moral phenomena and a defect in the model of moral development. Prima facie, it looks

    like an internal dispute within moral theory about the scope of morality, the phenomenology of the moral, and the moral relevance of certain values that women

    42cherish more highly than men. But the two conflations identified above: the conflation

    of Kantian moral theory with Rawls‟s theory of justice, and the conflation of moral and political theory with actually existing moral and political reality, indicate that the stakes


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    are much higher. The real target is the moral, social and political reality of modern liberal-democracy. This raises the question how objections (a), (b) and (c) relate to the

    exclusions that matter to real people, (especially to women and to feminist social critics) e.g., to the whole gamut of social and historical exclusions, unfair discriminations, injustices, and inequalities that women have suffered under the gender-system, as distinct from the exclusions that matter mainly to moral theorists and moral psychologists e.g., the scoring of the care ethic at Kohlberg‟s Stage 3 and the restriction of the moral domain to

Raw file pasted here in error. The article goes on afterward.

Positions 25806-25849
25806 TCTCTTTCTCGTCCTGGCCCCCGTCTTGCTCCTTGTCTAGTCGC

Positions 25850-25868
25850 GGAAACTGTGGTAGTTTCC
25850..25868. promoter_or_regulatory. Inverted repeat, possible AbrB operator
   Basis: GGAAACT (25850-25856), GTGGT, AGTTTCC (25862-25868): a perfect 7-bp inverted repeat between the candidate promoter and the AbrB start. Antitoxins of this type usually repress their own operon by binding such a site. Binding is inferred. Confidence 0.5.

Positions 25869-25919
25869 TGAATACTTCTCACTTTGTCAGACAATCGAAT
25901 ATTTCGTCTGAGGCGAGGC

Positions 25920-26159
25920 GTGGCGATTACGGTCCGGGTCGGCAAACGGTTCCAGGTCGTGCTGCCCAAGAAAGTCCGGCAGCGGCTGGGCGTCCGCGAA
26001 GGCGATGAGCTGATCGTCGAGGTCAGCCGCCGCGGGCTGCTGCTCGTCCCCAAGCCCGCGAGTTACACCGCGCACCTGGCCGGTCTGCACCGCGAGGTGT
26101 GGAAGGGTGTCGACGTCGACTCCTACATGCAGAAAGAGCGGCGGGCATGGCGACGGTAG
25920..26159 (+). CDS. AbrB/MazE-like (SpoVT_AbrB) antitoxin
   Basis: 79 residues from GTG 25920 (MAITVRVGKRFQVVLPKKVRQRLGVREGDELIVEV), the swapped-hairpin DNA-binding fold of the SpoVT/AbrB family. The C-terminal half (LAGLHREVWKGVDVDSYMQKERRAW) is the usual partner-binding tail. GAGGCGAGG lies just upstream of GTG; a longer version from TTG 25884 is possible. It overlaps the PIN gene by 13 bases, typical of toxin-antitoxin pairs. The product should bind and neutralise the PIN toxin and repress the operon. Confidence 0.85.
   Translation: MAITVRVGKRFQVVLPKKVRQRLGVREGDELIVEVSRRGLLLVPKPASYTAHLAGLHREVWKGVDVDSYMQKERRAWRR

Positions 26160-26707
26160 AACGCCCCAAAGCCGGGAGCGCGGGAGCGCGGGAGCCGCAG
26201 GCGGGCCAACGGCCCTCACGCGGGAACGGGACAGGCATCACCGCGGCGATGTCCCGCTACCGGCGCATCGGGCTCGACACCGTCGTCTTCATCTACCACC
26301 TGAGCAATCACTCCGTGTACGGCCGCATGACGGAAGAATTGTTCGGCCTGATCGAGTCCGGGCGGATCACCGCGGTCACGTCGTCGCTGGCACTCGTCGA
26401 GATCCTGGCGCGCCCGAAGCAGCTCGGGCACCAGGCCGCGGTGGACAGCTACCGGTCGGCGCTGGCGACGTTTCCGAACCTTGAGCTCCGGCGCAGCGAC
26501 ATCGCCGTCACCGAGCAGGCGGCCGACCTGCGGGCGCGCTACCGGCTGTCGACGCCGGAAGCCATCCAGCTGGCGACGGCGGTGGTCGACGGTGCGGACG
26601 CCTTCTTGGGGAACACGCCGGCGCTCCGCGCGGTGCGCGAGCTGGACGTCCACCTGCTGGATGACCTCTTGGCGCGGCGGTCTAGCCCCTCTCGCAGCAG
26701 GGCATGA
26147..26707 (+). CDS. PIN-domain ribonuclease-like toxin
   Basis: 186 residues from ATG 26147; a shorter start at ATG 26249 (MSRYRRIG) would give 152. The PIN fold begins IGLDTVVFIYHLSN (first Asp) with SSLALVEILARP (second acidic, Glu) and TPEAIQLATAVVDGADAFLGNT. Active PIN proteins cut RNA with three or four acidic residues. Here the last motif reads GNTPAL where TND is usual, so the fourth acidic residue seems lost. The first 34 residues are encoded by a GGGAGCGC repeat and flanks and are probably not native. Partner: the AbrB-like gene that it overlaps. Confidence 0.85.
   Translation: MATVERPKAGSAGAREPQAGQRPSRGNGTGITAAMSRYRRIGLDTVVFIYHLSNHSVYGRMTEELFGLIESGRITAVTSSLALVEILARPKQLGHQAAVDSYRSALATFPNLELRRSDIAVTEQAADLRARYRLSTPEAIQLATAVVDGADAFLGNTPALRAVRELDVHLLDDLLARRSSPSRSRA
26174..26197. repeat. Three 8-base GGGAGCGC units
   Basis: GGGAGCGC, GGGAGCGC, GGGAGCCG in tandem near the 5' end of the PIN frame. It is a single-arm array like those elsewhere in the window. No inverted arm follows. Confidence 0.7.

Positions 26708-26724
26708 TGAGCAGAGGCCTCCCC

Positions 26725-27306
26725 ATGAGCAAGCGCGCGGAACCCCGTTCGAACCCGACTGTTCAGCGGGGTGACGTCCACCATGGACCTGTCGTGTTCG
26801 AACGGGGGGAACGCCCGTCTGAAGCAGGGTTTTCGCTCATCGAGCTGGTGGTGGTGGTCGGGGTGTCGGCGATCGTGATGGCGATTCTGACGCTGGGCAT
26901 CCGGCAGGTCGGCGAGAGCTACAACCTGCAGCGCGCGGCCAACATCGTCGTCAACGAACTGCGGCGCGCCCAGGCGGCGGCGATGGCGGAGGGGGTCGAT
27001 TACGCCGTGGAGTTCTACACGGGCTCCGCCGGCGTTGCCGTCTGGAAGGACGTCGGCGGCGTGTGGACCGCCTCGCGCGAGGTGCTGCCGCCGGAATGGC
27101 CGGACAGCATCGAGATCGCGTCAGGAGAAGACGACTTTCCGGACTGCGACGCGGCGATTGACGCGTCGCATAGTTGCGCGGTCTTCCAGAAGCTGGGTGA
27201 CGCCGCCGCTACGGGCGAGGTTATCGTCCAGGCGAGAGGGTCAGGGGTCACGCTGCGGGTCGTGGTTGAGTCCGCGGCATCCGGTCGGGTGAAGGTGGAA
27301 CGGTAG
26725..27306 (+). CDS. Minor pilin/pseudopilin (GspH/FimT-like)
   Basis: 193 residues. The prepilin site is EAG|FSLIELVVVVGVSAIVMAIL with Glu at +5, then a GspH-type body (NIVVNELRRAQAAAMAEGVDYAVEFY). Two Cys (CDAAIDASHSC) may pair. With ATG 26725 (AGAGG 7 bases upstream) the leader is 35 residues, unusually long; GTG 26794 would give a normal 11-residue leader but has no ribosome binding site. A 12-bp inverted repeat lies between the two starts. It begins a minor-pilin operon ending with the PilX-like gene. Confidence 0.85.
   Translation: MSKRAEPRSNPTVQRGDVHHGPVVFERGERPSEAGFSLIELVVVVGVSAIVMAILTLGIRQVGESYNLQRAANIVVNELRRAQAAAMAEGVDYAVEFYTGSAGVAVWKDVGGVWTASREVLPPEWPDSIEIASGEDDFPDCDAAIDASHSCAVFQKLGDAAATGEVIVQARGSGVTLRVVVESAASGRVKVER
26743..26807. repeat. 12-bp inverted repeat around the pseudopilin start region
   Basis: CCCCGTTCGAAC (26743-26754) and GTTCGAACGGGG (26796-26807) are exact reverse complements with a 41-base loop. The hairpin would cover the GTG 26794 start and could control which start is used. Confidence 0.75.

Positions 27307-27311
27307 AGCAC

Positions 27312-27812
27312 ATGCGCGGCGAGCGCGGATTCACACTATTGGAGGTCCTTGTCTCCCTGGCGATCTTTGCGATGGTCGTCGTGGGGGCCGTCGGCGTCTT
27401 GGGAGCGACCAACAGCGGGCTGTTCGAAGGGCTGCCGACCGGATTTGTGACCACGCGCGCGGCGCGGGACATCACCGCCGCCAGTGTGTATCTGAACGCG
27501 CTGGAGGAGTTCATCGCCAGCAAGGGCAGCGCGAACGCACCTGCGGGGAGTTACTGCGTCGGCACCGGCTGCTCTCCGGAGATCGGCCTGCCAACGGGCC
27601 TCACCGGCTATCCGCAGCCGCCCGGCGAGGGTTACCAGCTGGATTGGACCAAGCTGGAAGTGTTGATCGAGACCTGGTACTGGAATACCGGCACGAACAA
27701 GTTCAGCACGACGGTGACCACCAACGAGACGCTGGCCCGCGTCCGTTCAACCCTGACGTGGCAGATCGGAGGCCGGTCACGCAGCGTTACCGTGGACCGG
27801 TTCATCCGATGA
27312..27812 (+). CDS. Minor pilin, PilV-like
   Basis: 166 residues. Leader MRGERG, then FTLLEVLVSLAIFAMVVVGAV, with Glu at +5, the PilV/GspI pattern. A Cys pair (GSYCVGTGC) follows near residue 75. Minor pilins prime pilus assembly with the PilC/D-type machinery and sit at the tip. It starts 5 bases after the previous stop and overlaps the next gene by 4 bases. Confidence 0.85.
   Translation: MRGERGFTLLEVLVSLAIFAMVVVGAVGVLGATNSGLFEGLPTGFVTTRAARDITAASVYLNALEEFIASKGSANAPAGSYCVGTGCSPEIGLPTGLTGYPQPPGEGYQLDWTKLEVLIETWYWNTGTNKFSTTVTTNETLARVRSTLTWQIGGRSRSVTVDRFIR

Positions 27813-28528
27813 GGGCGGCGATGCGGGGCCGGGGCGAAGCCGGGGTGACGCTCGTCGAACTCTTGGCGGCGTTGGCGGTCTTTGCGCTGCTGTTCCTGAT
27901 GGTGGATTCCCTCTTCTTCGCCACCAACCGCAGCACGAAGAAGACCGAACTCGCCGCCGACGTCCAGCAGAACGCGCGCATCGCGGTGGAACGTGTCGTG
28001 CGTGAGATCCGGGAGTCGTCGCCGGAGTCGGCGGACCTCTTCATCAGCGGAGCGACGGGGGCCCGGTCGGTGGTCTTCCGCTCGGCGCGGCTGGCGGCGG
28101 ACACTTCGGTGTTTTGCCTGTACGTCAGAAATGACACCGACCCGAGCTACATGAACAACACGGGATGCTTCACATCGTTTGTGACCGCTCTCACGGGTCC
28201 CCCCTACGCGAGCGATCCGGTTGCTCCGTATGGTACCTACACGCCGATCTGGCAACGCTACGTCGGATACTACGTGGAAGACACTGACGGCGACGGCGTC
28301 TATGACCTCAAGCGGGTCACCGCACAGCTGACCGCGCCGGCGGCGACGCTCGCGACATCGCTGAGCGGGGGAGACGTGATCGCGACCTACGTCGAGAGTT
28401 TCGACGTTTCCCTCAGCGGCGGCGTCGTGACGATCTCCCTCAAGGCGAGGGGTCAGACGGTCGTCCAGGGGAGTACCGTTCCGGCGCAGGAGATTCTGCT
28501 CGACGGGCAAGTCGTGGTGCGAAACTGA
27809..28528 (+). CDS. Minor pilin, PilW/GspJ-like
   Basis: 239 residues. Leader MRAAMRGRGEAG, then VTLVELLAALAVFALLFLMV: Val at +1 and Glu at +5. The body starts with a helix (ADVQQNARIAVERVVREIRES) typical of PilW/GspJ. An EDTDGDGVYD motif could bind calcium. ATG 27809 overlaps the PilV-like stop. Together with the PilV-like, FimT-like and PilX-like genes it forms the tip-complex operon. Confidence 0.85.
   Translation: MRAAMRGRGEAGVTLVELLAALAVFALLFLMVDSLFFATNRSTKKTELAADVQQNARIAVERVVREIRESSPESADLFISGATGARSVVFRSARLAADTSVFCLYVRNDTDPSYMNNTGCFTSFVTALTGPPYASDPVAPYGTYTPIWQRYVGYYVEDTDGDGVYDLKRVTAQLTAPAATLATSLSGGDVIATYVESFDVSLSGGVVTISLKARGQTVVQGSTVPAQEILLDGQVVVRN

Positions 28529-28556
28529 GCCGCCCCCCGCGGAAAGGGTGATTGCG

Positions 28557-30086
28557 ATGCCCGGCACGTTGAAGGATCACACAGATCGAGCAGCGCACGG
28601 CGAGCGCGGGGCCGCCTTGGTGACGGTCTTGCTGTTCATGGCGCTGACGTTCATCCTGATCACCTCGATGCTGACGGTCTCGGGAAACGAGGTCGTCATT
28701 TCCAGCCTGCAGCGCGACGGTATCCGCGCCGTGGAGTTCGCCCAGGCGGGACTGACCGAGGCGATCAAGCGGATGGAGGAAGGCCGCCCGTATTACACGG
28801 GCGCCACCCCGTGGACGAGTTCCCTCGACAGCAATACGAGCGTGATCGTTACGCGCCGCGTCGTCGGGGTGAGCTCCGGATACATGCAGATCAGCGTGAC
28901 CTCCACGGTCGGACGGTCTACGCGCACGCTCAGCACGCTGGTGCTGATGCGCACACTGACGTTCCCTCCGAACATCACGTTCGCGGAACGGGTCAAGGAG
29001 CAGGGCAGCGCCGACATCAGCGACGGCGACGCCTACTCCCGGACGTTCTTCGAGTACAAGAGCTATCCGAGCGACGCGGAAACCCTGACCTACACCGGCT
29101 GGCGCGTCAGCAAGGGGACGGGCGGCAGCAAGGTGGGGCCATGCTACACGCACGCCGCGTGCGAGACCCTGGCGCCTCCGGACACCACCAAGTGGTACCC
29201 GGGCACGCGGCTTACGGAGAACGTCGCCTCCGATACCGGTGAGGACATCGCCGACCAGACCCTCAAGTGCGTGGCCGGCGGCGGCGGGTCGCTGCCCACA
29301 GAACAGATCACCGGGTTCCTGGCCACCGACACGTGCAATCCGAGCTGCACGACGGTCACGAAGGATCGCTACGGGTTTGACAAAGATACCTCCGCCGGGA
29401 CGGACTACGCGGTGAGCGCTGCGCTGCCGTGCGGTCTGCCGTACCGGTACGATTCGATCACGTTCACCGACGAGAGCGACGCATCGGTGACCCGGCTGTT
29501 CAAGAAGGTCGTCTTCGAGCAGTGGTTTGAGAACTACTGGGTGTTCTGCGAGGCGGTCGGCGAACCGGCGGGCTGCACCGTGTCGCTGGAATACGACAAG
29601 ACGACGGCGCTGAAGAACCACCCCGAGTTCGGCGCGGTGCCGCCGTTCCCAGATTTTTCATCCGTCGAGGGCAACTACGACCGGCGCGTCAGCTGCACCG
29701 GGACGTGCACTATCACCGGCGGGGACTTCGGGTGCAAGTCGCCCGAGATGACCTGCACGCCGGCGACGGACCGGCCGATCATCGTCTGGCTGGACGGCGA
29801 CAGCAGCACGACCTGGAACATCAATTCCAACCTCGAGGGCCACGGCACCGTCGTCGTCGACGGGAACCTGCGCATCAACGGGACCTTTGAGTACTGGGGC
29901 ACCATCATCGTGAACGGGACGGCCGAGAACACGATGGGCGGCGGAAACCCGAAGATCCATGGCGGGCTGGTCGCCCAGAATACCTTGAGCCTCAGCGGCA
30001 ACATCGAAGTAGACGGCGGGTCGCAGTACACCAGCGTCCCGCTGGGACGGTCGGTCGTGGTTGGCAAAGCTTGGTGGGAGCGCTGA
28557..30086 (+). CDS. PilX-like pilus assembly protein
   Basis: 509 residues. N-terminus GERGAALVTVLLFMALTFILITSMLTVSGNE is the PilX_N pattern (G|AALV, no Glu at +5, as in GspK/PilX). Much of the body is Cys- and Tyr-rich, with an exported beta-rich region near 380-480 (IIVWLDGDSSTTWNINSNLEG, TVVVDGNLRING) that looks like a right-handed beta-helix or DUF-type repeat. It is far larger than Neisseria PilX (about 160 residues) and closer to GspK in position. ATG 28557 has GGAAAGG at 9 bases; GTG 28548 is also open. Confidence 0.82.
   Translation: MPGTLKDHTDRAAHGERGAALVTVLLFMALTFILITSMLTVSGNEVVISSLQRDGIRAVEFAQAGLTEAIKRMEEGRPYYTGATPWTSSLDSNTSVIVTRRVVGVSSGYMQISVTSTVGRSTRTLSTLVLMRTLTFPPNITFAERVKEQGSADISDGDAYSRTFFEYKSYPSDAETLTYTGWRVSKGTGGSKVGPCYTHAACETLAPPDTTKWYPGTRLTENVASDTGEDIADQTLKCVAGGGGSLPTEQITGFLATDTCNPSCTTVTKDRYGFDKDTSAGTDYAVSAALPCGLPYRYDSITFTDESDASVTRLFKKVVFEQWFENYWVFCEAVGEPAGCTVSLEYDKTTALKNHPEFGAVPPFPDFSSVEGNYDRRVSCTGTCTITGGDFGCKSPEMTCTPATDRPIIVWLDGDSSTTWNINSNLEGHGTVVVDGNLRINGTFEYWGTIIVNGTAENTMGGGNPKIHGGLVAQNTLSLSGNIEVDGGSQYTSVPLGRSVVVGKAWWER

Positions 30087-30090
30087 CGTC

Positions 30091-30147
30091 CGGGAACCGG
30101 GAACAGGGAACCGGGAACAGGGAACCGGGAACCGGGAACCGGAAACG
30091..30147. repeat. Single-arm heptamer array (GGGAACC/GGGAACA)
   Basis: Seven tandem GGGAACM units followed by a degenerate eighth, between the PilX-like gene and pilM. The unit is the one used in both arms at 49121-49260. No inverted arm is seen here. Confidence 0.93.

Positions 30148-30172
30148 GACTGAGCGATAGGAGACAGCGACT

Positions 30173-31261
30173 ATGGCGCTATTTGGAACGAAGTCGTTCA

questions of „justice‟. Their connection to the feminist critical theory of society, their social and political implications for women‟s emancipation is far from straightforward.

    7.2 One such connection is implied by the conclusion that the criticised features of Stage 6 moralities (a) (b) and (c) have led to the “privatization” or “personalisation” of

    43 This might be taken to mean that the historical injustices towards women‟s experience.

    and discriminations against women that have been concealed by the gender-system cannot be recognised as such from the standpoint of justice or morality, because they

    are considered as domestic or internal family matters. Rawls rebuts this same objection to justice as fairness, by rejoining that gender oppression and the exclusions that matter can be

    revealed by and criticised on the basis of the principles of justice. A similar counter-claim could be entered on behalf of Kant‟s ethics, for surely much of the sexism, oppression